Eggplant with tomato rice

A very simple Greek recipe. Contains quite a lot of oil, but then it's all olive oil, which is full of polyunsaturates, so this is actually healthy (IMPORTANT: This only works with olive oil, do not use any other kind of oil, as it will taste utterly awful if you do!). Serves two to three, as usual.

  • 1 large eggplant (about 300 grams), cut into small cubes
  • 1 medium-sized onion, finely chopped
  • ½ cup (~125ml) olive oil
  • 250 grams pureed tomatoes or passata
  • 1 cup rice
  • 3 cups water
  • salt
  • ground black pepper

In a large pot, heat the olive oil and fry the onions until they have become transparent. Add the eggplant cubes and fry some more. Then add the pureed tomatoes, cover the pot and let cook for about 15 minutes over low heat, stirring from time to time.

Add the water, salt and pepper, stir well and bring to boil. Then, add the rice. Let simmer until the rice is ready and has soaked up almost all of the water, stirring from time to time. Serve with white or brown bread.

Chicken in lemon sauce

Chicken in lemon sauce

This Greek dish requires very little preparation and is a remarkable example of simplicity. Be sure to use good olive oil for this, it is the major condiment in this dish. Cooking time approx. 50 minutes, serves 3-4.

  • 6-8 potatoes
  • ½ cup (125ml) olive oil
  • 4 chicken legs
  • salt
  • juice of 1 large lemon
  • pepper
  • 2 teaspoons origano

Preheat oven to 200°C.

Cook the potatoes in boiling water until they are almost, but not quite done. Then peel them and cut them into thick slices.

Salt the chicken legs. While the potatoes are cooking, heat the oil in a large frying pan and fry the chicken legs until they are brown on both sides. Then put the chicken and the oil into an oven pan (the pan should be big enough so that it can accommodate the chicken and the potatoes). Pour the lemon juice over the chicken as well. If the bottom of the pan is not completely covered with oil or juice, add some more olive oil.

Sprinkle pepper and origano over the chicken. Put in the oven for 25 minutes. From time to time, open the oven and pour the sauce over the chicken pieces with a spoon.

After 25 minutes, add the boiled potatoes to the chicken, put back into the oven and cook for another 20 minutes. Again, pour the sauce over the chicken from time to time.

Remove pan from the oven and serve.

Beef stifado

Beef stifado

This Greek dish serves 4.

  • 800g small onions or shallots, peeled, but left whole
  • 50ml olive oil
  • 1kg beef, cut in 1" cubes
  • 125ml red wine
  • 375ml water
  • 2 tablespoons concentrated tomato paste
  • 3 cloves garlic, peeled, but left whole
  • 1 tablespoon vinegar
  • 1 bay leaf
  • 4 cloves
  • 1 piece cinnamon bark
  • pepper
  • salt

Heat the olive oil in a pan and fry the whole onions for about 5 minutes until brown, then remove with a slotted spoon and put aside.

Add the beef cubes and fry for about 10 minutes until brown on all sides.

Add the wine, water, tomato paste, garlic, vinegar, bay leaf, cloves, cinnamon, salt and pepper. Stir well and bring to boil. Then reduce heat, cover and let simmer for one hour, stirring occasionally.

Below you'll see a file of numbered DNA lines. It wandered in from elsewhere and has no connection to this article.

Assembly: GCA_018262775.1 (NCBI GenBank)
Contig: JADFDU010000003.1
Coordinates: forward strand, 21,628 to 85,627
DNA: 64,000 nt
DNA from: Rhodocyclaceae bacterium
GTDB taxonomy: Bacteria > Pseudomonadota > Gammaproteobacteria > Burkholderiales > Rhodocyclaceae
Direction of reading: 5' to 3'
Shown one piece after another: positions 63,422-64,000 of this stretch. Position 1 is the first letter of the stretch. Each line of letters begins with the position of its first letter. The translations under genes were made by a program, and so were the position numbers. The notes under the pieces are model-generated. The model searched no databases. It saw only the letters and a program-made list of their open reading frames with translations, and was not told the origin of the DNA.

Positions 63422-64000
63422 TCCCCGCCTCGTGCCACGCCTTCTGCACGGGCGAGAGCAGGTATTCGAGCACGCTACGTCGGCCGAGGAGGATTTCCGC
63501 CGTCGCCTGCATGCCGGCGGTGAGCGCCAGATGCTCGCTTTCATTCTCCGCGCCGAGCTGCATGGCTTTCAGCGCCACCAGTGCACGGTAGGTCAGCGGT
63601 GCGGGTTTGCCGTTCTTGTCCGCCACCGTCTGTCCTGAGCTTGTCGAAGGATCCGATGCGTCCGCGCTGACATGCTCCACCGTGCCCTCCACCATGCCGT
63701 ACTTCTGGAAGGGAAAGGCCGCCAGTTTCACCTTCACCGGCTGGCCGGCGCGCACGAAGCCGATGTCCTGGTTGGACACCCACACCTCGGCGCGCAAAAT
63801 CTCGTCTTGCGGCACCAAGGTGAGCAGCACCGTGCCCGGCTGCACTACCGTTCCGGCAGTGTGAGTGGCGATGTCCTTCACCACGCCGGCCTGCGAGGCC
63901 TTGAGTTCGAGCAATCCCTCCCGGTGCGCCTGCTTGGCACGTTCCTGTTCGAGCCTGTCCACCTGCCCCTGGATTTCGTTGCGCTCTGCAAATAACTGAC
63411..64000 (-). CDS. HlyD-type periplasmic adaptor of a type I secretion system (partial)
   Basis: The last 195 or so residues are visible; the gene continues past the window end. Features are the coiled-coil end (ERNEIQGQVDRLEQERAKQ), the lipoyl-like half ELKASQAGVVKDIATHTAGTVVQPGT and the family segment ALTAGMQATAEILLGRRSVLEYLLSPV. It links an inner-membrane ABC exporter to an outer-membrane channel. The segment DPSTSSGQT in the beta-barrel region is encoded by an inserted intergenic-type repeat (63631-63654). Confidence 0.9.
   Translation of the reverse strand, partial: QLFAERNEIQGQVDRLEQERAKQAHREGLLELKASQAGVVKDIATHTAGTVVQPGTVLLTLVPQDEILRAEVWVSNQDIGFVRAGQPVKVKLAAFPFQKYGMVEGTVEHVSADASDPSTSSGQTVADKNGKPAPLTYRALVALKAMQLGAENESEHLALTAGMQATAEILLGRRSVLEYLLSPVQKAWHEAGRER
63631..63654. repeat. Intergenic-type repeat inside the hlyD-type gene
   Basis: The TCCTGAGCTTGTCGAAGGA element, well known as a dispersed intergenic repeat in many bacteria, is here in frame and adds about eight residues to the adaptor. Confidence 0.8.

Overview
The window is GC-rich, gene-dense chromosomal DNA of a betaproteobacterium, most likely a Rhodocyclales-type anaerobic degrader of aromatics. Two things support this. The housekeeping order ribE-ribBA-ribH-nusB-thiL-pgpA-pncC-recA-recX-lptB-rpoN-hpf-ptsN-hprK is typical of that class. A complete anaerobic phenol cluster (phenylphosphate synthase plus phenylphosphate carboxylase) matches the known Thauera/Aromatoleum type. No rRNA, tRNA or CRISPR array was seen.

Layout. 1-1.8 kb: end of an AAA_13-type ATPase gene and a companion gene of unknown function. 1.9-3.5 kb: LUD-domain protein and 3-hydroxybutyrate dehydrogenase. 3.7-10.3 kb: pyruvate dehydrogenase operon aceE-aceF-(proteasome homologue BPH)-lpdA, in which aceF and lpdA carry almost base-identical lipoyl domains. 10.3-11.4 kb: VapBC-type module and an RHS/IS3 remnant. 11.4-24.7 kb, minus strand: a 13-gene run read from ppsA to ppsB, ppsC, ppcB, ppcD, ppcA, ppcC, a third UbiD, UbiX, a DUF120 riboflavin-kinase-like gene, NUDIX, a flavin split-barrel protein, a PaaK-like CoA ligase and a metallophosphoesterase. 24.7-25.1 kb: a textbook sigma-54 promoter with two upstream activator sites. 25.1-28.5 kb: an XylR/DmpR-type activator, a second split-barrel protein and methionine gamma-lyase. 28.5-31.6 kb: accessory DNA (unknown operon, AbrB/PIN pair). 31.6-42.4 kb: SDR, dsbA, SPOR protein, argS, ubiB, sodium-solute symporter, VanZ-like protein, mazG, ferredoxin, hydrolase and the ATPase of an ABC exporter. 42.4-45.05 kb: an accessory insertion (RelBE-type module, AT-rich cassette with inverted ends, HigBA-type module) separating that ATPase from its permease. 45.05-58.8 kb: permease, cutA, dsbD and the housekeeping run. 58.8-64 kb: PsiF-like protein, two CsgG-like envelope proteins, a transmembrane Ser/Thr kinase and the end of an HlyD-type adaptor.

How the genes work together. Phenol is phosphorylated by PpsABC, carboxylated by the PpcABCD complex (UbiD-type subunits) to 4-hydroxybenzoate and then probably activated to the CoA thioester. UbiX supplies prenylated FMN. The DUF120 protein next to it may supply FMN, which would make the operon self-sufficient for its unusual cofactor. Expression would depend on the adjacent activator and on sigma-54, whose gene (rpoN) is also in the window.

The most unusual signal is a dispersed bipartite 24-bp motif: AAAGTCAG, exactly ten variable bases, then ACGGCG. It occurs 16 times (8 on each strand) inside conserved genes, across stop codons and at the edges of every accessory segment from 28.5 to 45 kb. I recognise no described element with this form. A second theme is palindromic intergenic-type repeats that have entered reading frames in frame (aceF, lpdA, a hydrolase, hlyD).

Add the onions and let simmer with the lid on for another 20-30 minutes. Remove the bay leaf and cinnamon bark, then serve with bread.

Bifteki yemistó

Bifteki yemistó

Greek restaurants often mistranslate this on their menus as "steak", and indeed, "bifteki" sounds close enough to "beefsteak" to warrant the misunderstanding. But while it is made of beef, it is more of a burger than a steak. "Yemistó" is Greek for "filled" or "stuffed". Leave away the feta cheese, and you have plain bifteki. It's the perfect meal for the last few warm summer evenings. Serves 2.

  • 350g minced beef
  • 1 small onion, finely chopped
  • 2 thin slices feta cheese
  • 2 thin slices from a fresh tomato (optional)
  • 1 teaspoon origano
  • ⅓ teaspoon cumin
  • ¼ teaspoon black pepper
  • ½ teaspoon salt
  • lemon juice

In a bowl, mix the minced beef with the onions, origano, cumin, pepper and salt, then divide into 4 equal parts.

Using the four parts, form 4 burgers, which should be be slightly larger and thinner than your average burger. On two of these, place one slice feta cheese and (optional) one tomato slice. Then use the remaining two burgers as "lids", applying some pressure to make sure they stay on, and close the resulting two burgers on the sides to make sure the feta doesn't fall out.

Ideally, this should be grilled on a charcoal barbecue. Alternatively, pour some olive oil into a frying pan and fry over moderate heat for several minutes on both sides. While on the barbecue/in the pan, repeatedly sprinkle some of the lemon juice over it. Be careful when turning the bifteki over, as it has a tendency to fall apart.

Serve with French fries, roast potatoes or rice.

Fish stifado

Fish stifado

Stifado is a Greek dish (a kind of stew) that involves a lot of onions. The usual stifado is prepared with beef or rabbit; here's a variant with fish. It's a pretty easy, straightforward recipe. Serves four.

  • 1kg sea bass slices or similar fish
  • 5 medium-sized onions, chopped
  • 2 cloves garlic, finely chopped
  • ½ cup (125ml) good olive oil
  • 500g puréed tomatoes (or passata)
  • 4 tablespoons red wine
  • 2-3 bay leaves
  • 1 cinnamon bark
  • salt
  • pepper

Heat the oil to moderate temperature and brown the chopped onions and garlic. Add all the other ingredients except the fish plus 1 cups of water and let cook for 15 minutes. Then add the fish and let simmer for another 20 minutes.